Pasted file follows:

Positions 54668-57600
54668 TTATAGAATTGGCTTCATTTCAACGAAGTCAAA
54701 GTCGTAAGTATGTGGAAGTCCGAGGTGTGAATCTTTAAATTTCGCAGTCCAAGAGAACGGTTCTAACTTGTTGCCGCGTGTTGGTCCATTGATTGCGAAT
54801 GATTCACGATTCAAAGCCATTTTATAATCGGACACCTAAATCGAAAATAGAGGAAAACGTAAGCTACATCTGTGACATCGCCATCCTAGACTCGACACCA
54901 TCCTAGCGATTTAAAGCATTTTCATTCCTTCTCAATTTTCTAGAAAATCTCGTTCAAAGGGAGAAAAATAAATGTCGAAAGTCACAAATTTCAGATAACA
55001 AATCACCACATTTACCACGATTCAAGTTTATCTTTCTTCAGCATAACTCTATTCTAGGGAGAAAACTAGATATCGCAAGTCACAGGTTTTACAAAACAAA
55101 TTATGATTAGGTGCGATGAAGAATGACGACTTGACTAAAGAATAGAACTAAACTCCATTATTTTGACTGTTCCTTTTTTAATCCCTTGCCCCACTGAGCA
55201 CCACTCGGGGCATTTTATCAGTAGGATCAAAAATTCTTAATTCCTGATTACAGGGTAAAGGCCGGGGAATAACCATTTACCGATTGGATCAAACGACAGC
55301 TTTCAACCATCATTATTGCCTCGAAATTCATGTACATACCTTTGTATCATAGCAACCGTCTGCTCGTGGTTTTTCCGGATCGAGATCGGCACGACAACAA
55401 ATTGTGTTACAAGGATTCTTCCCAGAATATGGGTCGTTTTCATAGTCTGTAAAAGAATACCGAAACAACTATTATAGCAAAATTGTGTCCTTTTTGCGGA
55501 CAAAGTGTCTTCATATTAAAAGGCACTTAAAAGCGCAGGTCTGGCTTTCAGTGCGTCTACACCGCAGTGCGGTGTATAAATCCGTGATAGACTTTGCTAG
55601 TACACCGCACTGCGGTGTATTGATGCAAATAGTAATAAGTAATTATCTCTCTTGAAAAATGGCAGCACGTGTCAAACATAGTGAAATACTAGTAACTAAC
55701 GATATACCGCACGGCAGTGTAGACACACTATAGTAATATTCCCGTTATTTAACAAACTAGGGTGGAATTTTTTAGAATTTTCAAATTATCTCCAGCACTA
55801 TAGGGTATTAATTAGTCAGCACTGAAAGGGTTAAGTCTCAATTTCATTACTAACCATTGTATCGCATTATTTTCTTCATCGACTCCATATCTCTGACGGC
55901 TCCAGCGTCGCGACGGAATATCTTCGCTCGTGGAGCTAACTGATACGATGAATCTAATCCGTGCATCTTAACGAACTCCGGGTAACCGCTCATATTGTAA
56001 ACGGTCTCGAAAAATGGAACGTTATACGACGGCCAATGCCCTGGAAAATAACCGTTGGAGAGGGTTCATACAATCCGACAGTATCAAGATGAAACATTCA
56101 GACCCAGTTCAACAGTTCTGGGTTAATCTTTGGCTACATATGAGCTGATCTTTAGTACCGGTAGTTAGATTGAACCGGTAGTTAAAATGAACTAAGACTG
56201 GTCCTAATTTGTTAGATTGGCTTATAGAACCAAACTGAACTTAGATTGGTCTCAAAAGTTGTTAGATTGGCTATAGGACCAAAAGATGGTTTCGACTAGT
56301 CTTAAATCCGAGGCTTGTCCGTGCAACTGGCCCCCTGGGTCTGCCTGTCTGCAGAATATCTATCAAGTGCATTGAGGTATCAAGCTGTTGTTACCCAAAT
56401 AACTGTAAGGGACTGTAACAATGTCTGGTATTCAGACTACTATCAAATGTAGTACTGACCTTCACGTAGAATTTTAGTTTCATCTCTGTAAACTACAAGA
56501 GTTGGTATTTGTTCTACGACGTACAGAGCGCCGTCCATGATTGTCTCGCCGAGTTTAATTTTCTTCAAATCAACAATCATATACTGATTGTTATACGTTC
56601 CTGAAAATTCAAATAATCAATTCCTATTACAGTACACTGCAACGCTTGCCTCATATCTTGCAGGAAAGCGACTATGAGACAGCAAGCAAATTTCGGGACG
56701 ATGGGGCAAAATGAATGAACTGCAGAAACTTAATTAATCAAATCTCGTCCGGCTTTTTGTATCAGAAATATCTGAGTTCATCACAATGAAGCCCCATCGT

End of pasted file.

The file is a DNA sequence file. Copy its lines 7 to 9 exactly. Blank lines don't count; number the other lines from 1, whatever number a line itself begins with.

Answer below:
55101 TTATGATTAGGTGCGATGAAGAATGACGACTTGACTAAAGAATAGAACTAAACTCCATTATTTTGACTGTTCCTTTTTTAATCCCTTGCCCCACTGAGCA
55201 CCACTCGGGGCATTTTATCAGTAGGATCAAAAATTCTTAATTCCTGATTACAGGGTAAAGGCCGGGGAATAACCATTTACCGATTGGATCAAACGACAGC
55301 TTTCAACCATCATTATTGCCTCGAAATTCATGTACATACCTTTGTATCATAGCAACCGTCTGCTCGTGGTTTTTCCGGATCGAGATCGGCACGACAACAA